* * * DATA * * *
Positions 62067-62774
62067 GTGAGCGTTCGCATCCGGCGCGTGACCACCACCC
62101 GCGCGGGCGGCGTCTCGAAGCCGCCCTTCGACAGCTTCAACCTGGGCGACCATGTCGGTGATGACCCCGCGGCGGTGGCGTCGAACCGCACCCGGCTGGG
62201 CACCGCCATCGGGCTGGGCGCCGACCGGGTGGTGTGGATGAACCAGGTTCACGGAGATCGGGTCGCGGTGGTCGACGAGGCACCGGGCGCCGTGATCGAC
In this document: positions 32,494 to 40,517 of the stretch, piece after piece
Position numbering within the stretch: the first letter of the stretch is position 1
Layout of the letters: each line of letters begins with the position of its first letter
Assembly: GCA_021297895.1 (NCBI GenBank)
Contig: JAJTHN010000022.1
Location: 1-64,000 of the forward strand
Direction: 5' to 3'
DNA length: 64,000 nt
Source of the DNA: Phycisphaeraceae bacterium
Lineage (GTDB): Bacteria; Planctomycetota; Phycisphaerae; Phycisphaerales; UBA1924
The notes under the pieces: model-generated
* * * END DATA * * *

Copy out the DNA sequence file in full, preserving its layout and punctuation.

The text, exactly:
Positions 62067-62774
62067 GTGAGCGTTCGCATCCGGCGCGTGACCACCACCC
62101 GCGCGGGCGGCGTCTCGAAGCCGCCCTTCGACAGCTTCAACCTGGGCGACCATGTCGGTGATGACCCCGCGGCGGTGGCGTCGAACCGCACCCGGCTGGG
62201 CACCGCCATCGGGCTGGGCGCCGACCGGGTGGTGTGGATGAACCAGGTTCACGGAGATCGGGTCGCGGTGGTCGACGAGGCACCGGGCGCCGTGATCGAC
In this document: positions 32,494 to 40,517 of the stretch, piece after piece
Position numbering within the stretch: the first letter of the stretch is position 1
Layout of the letters: each line of letters begins with the position of its first letter
Assembly: GCA_021297895.1 (NCBI GenBank)
Contig: JAJTHN010000022.1
Location: 1-64,000 of the forward strand
Direction: 5' to 3'
DNA length: 64,000 nt
Source of the DNA: Phycisphaeraceae bacterium
Lineage (GTDB): Bacteria; Planctomycetota; Phycisphaerae; Phycisphaerales; UBA1924
The notes under the pieces: model-generated